Thursday, January 10, 2013

And the Nominees Are,... 2013 Oscar Nominees & What They Mean

Best Picture
Amour
Life Of Pie
Les Miserables
Lincoln
Django Unchained
Argo
Beasts Of the Southern Wild
Zero Dark Thirty
Silver Linings Playbook

Best Director:
Michael Haneke for Amour 
Benh Zeitlin for Beasts of the Southern Wild 
Ang Lee for Life of Pi 
Steven Spielberg for Lincoln 
David O. Russell for Silver Linings Playbook

Best Actor:
Bradley Cooper, Silver Linings Playbook
Daniel Day-Lewis, Lincoln
Hugh Jackman, Les Miserables
Denzel Washington, Flight
Joaquin Phoenix, The Master

Best Actress:
Emmaunuelle Riva, Amour
Jennifer Lawrence, Silver Linings Playbook
Naomi Watts, The Impossible
Quvenzhane Wallis, Beasts Of the Southern Wild
Jessica Chastain, Zero Dark Thirty

Best Supporting Actor:
Alan Arkin, Argo
Christoph Waltz, Django Unchained
Robert de Niro, Silver Linings Playbook
Philip Seymour Hoffman, The Master
Tommy Lee Jones, Lincoln

Best Supporting Actress:
Sally Fields, Lincoln
Amy Adams, The Master
Anne Hathaway, Les Miserables
Jacki Weaver, Silver Linings Playbook
Helen Hunt, The Sessions

Best Original Screenplay: 
Michael Haneke for Amour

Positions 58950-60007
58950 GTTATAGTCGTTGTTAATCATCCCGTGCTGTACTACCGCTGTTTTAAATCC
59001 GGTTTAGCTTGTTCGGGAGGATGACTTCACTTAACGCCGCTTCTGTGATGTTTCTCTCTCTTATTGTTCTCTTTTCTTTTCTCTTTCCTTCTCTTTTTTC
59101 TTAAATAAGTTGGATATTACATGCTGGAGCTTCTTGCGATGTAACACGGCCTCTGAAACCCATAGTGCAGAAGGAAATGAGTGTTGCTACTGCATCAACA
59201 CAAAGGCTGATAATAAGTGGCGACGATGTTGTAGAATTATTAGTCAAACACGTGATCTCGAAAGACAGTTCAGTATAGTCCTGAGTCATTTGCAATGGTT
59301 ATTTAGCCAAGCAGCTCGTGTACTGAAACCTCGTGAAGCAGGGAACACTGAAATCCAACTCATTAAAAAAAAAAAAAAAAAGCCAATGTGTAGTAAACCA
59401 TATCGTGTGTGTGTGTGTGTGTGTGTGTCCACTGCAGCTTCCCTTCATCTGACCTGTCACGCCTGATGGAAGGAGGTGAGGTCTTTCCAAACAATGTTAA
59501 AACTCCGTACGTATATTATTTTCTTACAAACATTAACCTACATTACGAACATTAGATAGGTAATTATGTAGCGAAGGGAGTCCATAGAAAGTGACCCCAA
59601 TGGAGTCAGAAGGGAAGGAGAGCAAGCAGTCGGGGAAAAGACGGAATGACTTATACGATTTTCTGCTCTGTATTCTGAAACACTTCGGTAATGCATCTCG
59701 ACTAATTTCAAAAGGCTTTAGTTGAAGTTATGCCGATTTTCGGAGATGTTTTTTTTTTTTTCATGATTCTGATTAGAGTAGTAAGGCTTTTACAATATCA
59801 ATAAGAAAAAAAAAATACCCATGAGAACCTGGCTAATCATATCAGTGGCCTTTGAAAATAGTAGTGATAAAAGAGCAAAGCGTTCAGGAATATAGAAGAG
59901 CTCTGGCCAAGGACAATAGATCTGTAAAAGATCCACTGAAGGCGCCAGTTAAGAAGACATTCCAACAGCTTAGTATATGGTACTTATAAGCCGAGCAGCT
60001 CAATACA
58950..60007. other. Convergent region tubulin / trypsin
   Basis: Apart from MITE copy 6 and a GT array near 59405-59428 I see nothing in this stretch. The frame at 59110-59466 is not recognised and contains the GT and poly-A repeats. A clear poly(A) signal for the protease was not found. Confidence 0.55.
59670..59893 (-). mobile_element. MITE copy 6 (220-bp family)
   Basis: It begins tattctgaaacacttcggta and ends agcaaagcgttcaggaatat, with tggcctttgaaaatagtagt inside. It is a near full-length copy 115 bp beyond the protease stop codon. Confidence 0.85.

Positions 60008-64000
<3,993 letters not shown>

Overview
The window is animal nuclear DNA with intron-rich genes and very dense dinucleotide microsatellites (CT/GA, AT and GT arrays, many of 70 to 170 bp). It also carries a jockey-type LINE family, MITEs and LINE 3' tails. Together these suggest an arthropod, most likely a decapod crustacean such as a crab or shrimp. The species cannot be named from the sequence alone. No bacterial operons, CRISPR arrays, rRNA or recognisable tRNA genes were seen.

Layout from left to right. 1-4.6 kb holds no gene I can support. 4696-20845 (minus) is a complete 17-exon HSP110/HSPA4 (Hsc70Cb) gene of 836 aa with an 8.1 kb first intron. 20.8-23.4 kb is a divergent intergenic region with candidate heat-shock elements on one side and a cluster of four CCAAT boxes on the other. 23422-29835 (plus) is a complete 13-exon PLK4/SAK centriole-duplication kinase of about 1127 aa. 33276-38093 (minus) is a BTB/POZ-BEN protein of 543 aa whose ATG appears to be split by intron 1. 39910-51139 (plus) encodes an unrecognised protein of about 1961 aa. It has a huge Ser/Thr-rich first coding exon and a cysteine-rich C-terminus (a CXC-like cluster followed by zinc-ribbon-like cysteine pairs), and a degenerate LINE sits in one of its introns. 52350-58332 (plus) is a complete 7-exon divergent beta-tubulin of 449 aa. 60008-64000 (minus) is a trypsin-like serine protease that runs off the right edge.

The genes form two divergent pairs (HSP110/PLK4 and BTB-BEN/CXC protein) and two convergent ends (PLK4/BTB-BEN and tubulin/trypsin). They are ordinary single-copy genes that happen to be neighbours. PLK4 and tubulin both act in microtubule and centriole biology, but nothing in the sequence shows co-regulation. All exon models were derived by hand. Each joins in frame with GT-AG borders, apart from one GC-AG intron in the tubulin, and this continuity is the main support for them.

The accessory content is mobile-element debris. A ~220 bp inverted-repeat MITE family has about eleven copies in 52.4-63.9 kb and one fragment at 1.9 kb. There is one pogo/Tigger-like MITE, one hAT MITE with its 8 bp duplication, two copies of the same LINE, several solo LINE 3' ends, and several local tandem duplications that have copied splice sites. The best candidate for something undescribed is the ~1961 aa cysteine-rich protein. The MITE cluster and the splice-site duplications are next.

Quentin Tarantino for Django Unchained 
John Gatins for Flight 
Wes Anderson, Roman Coppola for Moonrise Kingdom 
Mark Boal for Zero Dark Thirty

Best Writing-Adapted Screenplay: 
Chris Terrio for Argo 
Lucy Alibar, Benh Zeitlin for Beasts of the Southern Wild 
David Magee for Life of Pi 
Tony Kushner for Lincoln 
David O. Russell for Silver Linings Playbook

Best Foreign Language Film: 
Amour 
Kon-Tiki 
No 
A Royal Affair 
War Witch

Best Animated Feature:
Mark Andrews and Brenda Chapman for Brave 
Tim Burton for Frankenweenie 
Sam Fell and Chris Butler for ParaNorman 
Peter Lord for The Pirates! Band of Misfits 
Rich Moore for Wreck-It Ralph

Best Cinematography: 
Seamus McGarvey for Anna Karenina 
Robert Richardson for Django Unchained 
Claudio Miranda for Life of Pi 
Janusz Kaminski for Lincoln 
Roger Deakins for Skyfall 

The complete list of nominees can be found here  and at this site you can officially log your own picks for the year's best! 

The Academy is made up of roughly 6,000 members who will present the prestigious Oscar Sunday, February 24. Personally, the two biggest upset categories are Best Director (where is Kathryn Bigelow?) and Best Animated Feature (what? Pirates Band of Misfits? That's a misfit film!). To many, the prominence of Silver Linings Playbook might seem incomprehensible: it was a nice little rom-com, but come on! No, it wasn't just a nice little rom-com, it's got quite a bit going for it, and the film makers realize it doesn't take James Bond or Steven Spielberg to make a point that's worth making and the Academy (and many critical circles) are acknowledging that; my review is coming up, really, and it will focus on play vs game; note that Bradley Cooper wears a "game" jersey in the in the shot above).  Many of us will FINALLY get to see Zero Dark Thirty this weekend (including myself, along with Gangster Squad); if you haven't caught Beasts Of the Southern Wild, it's at Redbox and Flight (two nominations) will be out on DVD February 5.